Deputy Jackie Cahill: ‘ I have seen first-hand the impact of this issue on a family and their home’
Tipperary has not escaped from the ongoing mica / pyrite controversy that has struck thousands of homes in the north-west of the country, according to Tipperary TD Jackie Cahill.
He said that houses affected by mica / pyrite were crumbling due to defects in their building blocks, forcing thousands of people and many young families to leave their condemned homes.
Thousands had taken to the streets of Dublin in recent months calling for a full redress for all mica / pyrite affected homes, so that those affected, through no fault of their own, can rebuild their homes without suffering further financial losses.
The Fianna Fáil TD for Tipperary has confirmed that he has visited one such property in Tipperary and seen for himself the impact on a family home affected by pyrite. The concrete blocks effectively crumble when they come in contact with moisture, Deputy Cahill learned.
He said that he had made contact with the Minister for Housing, Darragh O’Brien, and the chief executive of Tipperary County Council, Joe MacGrath, stating that any affected houses in Tipperary must also be covered under the redress scheme, that currently only extends to the Donegal and Mayo.
“I recently visited a house in the north of the county impacted by pyrite and I have seen first-hand the impact of this issue on a family and their home.
“They have had to fully rebuild three of the four corners of the house in order to prevent it from collapsing. Various sections of the original walls also had to be cut out and taken away for testing,” he said.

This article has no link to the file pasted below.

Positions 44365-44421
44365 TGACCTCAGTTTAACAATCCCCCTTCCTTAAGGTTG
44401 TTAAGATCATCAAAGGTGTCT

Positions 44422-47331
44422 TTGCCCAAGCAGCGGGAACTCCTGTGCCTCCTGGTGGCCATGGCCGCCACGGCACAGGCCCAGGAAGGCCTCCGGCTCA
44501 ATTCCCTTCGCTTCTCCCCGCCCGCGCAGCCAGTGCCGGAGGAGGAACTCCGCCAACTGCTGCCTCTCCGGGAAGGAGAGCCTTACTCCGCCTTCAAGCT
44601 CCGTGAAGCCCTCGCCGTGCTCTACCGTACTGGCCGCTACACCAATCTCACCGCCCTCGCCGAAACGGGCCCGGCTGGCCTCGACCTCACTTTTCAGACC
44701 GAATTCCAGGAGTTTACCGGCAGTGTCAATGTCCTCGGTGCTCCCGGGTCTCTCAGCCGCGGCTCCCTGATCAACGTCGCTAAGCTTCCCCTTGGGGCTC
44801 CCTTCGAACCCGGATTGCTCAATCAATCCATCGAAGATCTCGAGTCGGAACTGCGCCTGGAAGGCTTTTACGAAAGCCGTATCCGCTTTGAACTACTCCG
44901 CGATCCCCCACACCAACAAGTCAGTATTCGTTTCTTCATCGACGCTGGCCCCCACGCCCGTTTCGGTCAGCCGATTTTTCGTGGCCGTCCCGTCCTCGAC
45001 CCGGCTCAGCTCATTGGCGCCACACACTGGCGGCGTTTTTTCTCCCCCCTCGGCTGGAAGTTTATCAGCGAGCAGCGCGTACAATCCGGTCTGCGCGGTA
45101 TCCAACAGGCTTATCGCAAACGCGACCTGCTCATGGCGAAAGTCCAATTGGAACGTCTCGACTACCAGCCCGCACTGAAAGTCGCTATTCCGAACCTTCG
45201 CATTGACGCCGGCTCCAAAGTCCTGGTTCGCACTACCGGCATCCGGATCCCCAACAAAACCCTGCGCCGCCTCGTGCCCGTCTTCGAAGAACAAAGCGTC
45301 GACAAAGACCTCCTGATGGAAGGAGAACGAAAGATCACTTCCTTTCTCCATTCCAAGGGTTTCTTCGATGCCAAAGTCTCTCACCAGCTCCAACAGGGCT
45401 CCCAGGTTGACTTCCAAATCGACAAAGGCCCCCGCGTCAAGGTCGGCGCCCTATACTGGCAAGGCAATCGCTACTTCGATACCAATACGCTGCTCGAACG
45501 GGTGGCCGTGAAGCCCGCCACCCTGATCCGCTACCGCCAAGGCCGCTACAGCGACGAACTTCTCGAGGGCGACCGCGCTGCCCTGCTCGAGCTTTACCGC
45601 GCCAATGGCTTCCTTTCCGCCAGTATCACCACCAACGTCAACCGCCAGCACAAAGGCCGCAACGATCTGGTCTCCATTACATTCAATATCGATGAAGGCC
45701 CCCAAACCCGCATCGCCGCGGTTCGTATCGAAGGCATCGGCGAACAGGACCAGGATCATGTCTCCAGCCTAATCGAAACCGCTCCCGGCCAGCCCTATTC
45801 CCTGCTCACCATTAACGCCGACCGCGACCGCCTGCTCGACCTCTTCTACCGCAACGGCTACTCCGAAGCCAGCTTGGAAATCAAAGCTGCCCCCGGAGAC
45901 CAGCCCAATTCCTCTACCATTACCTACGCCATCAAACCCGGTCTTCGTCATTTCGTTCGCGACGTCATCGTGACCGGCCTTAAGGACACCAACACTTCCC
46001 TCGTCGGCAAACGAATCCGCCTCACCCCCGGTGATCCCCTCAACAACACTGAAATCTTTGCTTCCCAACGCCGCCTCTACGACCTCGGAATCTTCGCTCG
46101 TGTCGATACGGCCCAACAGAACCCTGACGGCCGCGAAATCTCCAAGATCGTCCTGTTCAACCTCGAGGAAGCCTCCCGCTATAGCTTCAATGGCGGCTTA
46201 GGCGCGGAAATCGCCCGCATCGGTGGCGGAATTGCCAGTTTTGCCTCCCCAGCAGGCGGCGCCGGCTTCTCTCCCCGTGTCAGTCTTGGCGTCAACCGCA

Deputy Cahill said that during the testing phase, the family had told him how the external wall would crumble away to dust if the dog stood next to it and wagged its tail
“If that doesn’t give a clear image of how serious this issue is, then I don’t know what will,” he said.
The Thurles TD said that the family had sent blocks to the UK to be tested, but had to mark them as fragile, as if they were glass, so that they would not disintegrate into a pile of dust during transport.
“This is extremely serious and concerning,” he said.
Deputy Cahill said that it was clear to him that Tipperary County Council will have to ensure that any house in Tipperary affected by mica / pyrite was covered under the State redress scheme.
In order for this to happen, the local authority must write to the Department of Housing requesting this.
“I have made contact with both Joe MacGrath in Tipperary County Council and Minister Darragh O’Brien stating that it is only natural justice that every house affected by mica or pyrite in Tipperary be included under the redress scheme, like any other county,” he said.
While Tipperary had only one confirmed case that he had personally visited and have seen evidence that pyrite was present, he was very much aware that other such properties might be affected in Tipperary.
“As such, anyone affected by this very serious issue should feel free to contact me and I will do all I can to ensure the people of Tipperary affected by this are heard loud and clear,” he said.
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